heat, frost and drying out. Unless the
ventilation is difficult for stone ridges
level of ventilation and that the instal-
building is completely over-roofed it
but ventilated clay ridges are suitable.
lation details are achievable.
can be difficult to provide suitable pro-
For the single lap system, because
tection especially when bedding ridges.
Top abutment ventilation is typically provided under the lead apron. Where insulation and an underlay, including vapour permeable membranes (VPM), also known as breather felts, are installed, there must be adequate ventilation on the cold side of the insulation. Where the rafter space is unobstructed it will typically provide an adequate gap for the eaves to ridge ventilation. If the rafter space is obstructed for example, by installing the insulation within it, an adequate flow of air can be achieved by installing 50 mm thick counter battens above or below the VPM. BS5250 gives more detailed advice. If counter battening is adopted the implications
Mortars The use of mortar in roofing has been a very controversial issue in recent years with strong advocates for either cement based or hydraulic lime mortars to the complete exclusion of the other. What is clear is that any roofing mortar must be either protected from frost action (mainly by being located where it won’t become wet) or it must be frost resistant. Hence, before the advent of modern cement, any mortar placed where it would become wet must have been naturally hydraulic (or made so by the use of a pozzolan 5) or it would have failed and it’s use would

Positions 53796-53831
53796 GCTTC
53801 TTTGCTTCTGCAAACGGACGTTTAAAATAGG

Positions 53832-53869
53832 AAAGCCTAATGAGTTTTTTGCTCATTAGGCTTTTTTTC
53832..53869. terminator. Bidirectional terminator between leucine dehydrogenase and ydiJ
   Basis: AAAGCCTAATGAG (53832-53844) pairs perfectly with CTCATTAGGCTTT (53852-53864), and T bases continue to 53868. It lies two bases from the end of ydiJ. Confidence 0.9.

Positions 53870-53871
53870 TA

Bedding mortar must not be so hard or so adhesive that it damages the stoneslates when it eventually needs to be removed to relay the roof (Fig 22). It should also be flexible enough to accommodate roof movement. Some of the confusion and failures which have resulted in the use of unsuitable mortars are the result of misunderstandings (or imprecise specification) of the materials or mixes intended to be used (Fig 23). In particular hydrated lime must not be confused with hydraulic lime. Many of the criticisms of lime mortars appear to be a result of the use of hydrated lime instead of the specified hydraulic lime.